Smack in the middle of bustling Washington, D.C., near the highest elevation of the city’s Rock Creek Park, lies a clearing that’s proven to be a prime spot to see migratory birds.
At dawn every spring morning, some of the country’s best birders sit here, along a stone wall, sharing their wisdom with anyone who happens along. These veterans are beyond generous, throwing out identifications with the glimpse of a flight pattern or silhouette. Lucky for us, this became our birding classroom each migration season while we lived nearby.
We’ve been thinking about that experience as we’ve pondered some questions we believe are more crucial than ever: What’s the best way to make progress as a birder? What helps move you from novice to intermediate, from backyard birder to one who takes birding vacations? And how can we welcome anyone interested in nature to learn what we’re seeing?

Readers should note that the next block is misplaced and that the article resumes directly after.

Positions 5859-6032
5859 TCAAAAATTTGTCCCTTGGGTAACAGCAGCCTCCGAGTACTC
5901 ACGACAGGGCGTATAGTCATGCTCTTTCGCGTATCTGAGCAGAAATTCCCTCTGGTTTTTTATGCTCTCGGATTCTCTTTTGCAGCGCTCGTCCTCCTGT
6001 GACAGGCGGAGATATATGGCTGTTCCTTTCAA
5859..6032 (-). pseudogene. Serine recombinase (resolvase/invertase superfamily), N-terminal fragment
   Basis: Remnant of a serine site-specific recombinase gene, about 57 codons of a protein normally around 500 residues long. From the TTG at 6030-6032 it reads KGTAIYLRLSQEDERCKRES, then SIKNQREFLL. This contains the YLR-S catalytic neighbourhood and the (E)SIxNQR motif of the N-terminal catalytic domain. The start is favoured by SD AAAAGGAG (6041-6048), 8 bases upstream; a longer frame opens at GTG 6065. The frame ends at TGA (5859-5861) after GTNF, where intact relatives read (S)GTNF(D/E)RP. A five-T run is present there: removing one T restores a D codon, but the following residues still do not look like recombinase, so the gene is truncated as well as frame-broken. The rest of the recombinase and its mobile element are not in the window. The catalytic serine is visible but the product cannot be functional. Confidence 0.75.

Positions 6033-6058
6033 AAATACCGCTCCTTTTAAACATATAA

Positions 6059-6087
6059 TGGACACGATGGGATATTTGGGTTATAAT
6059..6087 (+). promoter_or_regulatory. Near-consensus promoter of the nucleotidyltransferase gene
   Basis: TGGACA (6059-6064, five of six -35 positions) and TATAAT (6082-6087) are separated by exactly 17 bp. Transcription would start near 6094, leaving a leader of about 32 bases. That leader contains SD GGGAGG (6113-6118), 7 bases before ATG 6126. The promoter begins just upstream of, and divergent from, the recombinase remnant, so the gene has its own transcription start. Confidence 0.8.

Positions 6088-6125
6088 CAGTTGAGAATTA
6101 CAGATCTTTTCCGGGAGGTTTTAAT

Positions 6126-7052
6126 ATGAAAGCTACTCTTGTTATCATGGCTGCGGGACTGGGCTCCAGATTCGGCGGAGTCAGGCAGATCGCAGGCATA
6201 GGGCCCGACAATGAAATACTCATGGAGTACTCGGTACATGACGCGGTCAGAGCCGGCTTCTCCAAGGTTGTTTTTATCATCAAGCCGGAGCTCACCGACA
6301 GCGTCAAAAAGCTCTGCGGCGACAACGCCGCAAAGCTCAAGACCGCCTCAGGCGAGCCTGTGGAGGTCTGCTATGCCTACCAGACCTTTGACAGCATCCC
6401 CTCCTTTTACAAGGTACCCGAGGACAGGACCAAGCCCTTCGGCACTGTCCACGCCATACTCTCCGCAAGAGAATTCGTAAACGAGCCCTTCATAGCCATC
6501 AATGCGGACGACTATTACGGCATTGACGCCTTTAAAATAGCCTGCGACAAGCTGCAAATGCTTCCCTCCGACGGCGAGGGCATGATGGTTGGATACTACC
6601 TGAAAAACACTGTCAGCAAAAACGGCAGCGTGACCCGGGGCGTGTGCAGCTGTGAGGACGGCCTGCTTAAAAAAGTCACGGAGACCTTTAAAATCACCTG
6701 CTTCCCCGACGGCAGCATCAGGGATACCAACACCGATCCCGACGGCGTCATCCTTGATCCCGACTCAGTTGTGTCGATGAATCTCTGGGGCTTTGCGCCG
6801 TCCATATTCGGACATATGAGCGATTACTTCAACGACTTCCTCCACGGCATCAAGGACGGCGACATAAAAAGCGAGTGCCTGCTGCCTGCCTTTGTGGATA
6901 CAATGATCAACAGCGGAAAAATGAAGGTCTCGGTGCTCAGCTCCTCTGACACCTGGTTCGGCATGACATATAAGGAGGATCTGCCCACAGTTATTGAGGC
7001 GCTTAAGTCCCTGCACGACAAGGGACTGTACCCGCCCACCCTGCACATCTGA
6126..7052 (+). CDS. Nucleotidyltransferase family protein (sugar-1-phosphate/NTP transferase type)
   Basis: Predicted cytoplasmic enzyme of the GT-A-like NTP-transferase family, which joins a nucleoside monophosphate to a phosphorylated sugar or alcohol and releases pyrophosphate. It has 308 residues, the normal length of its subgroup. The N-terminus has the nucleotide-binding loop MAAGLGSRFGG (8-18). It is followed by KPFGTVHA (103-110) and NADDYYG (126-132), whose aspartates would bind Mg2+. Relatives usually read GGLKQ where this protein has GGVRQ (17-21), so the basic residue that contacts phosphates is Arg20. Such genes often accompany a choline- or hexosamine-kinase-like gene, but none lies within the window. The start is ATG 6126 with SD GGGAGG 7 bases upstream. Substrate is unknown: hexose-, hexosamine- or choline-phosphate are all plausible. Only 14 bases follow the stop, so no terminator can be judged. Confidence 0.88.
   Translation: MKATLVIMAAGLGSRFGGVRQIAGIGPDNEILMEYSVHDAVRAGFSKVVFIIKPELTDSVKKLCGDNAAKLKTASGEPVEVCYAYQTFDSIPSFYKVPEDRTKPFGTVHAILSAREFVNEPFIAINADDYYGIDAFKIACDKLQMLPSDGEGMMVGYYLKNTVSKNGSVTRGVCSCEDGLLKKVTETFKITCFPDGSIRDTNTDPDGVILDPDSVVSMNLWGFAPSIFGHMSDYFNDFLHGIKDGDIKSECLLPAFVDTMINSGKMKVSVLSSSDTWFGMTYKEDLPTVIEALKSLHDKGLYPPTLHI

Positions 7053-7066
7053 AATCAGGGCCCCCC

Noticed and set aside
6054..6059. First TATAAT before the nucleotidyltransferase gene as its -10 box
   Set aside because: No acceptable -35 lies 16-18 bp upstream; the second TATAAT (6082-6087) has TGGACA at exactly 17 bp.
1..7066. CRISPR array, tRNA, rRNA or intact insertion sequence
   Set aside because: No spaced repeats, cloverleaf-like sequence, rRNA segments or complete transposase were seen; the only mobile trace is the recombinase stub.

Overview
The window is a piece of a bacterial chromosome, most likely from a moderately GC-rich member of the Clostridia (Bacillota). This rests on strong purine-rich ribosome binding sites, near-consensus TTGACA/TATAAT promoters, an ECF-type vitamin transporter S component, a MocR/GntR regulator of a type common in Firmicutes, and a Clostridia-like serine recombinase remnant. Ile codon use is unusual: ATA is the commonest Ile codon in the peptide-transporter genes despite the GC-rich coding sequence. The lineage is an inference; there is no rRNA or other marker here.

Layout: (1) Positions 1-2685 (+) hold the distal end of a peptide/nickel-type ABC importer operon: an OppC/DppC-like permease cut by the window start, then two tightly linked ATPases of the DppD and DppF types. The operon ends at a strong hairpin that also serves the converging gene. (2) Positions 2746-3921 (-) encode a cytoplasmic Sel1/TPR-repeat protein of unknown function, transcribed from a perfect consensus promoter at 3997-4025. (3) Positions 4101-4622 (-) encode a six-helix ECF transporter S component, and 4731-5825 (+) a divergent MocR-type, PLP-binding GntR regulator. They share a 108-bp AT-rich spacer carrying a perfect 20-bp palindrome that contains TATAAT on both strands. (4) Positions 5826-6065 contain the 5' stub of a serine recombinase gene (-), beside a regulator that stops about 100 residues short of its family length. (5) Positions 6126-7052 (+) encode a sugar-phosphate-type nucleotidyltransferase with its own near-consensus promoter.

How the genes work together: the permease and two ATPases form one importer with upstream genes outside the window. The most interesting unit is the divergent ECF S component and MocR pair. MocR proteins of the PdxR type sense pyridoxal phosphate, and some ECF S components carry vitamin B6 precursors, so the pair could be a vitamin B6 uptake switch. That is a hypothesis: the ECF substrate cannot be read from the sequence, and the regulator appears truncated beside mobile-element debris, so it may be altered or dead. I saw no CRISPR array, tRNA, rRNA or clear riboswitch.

The way of birding is definitely a path, and ours started with simple curiosity about what we were seeing on weekend trips to the Blue Ridge Mountains and Maryland’s Eastern Shore. We’ll never forget our first encounter with a Pileated Woodpecker or the time we stumbled upon an Indigo Bunting singing in a field filled with wildflowers. In the early days, we once followed a flock of vultures for half an hour, wondering if they might be some type of unusual hawk.
Not long after, we registered for a beginner’s bird walk. Our leader pointed out species we didn’t know existed and gave us a peek through his powerful binoculars. The world of birds came into focus for the first time, and that changed everything.